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The Genius of James Thurber and The Pick of Punch
posted December 31, 2000
Michael J. Rosen, Miles Kington
The Folio Society, $26.25, 1997 (Thurber); The Folio Society, 1998 (Punch)
London's Folio Society operates as a sort of high-end book club mining upper middle class tastes and predilections by offering well-considered novels and collections in crisp editions at a price much more reasonable than the originals and much more expensive than an equivalent release from a major publisher. One imagines it being used to build libraries by those who don’t read very much but want to adhere to certain standards of acknowledged taste.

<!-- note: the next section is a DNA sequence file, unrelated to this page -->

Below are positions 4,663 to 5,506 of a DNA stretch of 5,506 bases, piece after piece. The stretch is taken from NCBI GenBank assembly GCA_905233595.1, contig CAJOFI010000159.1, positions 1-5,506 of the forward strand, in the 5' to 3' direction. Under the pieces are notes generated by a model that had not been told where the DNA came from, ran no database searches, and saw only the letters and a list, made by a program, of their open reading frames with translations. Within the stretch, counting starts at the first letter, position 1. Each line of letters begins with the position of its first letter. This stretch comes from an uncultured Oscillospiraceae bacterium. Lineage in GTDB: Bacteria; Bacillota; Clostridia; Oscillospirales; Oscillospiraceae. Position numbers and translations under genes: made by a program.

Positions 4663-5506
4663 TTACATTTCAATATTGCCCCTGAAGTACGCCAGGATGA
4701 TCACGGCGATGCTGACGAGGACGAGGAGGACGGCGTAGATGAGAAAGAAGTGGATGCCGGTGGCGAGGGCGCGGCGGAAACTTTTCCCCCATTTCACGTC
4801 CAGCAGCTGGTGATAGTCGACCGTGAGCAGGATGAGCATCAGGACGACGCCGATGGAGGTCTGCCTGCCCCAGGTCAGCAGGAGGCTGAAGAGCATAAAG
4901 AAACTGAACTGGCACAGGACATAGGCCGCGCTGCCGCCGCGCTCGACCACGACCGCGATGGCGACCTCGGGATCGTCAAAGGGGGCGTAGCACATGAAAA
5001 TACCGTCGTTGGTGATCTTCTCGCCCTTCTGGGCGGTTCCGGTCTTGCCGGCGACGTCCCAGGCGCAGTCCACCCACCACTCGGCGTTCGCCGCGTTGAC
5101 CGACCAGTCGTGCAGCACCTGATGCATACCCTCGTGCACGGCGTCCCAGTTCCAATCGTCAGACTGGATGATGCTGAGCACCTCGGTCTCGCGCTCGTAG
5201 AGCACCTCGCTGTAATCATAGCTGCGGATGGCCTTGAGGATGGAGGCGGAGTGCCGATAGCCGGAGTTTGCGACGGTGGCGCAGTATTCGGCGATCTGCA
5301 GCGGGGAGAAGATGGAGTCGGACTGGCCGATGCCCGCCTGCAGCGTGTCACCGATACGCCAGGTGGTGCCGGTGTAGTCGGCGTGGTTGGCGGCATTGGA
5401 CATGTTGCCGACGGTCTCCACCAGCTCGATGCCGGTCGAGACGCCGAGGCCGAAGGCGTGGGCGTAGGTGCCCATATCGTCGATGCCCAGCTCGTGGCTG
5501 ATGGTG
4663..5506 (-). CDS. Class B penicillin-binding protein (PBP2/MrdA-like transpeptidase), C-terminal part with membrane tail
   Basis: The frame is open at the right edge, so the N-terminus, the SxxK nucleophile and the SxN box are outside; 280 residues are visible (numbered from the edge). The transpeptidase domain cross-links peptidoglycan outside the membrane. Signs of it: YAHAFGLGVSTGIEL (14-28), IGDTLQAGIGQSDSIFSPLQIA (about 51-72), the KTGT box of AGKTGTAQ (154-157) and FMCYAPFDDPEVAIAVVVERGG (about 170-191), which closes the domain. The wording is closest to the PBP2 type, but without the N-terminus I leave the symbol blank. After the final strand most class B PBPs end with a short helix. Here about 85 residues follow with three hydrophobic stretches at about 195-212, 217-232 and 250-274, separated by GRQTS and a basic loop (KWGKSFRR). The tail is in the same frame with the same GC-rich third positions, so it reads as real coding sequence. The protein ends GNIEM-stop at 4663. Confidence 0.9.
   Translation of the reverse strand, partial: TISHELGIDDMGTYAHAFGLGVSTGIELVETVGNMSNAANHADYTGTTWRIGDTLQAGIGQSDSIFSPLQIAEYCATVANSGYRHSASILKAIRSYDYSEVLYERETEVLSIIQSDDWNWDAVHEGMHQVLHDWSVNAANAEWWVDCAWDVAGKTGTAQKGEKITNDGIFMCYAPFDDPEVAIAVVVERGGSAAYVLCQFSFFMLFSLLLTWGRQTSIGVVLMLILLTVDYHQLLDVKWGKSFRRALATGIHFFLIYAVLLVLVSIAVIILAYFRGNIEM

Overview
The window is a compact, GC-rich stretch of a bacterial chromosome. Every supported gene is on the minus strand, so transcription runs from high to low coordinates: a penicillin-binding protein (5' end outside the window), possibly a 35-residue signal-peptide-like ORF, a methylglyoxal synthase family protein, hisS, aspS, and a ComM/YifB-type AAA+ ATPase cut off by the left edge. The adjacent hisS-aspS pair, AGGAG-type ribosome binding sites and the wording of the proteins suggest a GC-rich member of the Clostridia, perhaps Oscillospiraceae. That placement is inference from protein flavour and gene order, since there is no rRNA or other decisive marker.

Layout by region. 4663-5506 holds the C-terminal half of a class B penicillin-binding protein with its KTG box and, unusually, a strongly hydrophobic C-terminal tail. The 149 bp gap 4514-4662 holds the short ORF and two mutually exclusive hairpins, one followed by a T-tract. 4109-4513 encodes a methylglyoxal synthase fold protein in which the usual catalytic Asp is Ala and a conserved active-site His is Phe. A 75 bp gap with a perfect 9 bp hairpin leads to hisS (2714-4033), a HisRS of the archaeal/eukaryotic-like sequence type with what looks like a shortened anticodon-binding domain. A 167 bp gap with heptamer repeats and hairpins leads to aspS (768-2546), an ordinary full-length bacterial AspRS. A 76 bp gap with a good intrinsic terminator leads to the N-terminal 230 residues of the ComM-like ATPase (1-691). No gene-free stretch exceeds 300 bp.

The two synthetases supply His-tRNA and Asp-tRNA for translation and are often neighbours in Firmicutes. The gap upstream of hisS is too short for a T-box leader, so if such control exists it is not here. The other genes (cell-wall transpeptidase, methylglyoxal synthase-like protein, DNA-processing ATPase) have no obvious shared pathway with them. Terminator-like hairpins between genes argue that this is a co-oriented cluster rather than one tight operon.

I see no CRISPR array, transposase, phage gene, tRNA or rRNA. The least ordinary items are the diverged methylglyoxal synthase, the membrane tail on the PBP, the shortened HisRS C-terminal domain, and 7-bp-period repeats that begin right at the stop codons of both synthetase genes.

With the qualification in mind that these books are not essential collections, the two comics-related volumes offered by the society are tastefully assembled and serve as fair overviews of their respective subjects. Thurber novices in particular would be well-served by Thurber's book, which includes a number of his expressive cartoons, including an all-cartoon section that shows off the humorist’s range. The Punch
collection’s cartoons seem more diplomatically chosen than some of the still-required cartoon collections, and some artists left out of entire volumes of that series, such as Rowland Emett, find a place here.
If the volumes have anything in common it’s that each book’s concentration on essays places the cartoon work in context, to different ends. While the Punch
artists add a dash of whimsy to the nasty satirical bite of several essays, Thurber's cartoons abuse the audience’s cultural attitude towards humorous illustration to take nastier and more direct shots at his usual targets.
Handsomely produced, the Folio Society books are worth more than a trip from mailbox to bookshelf.
Originally published in The Comics Journal #219.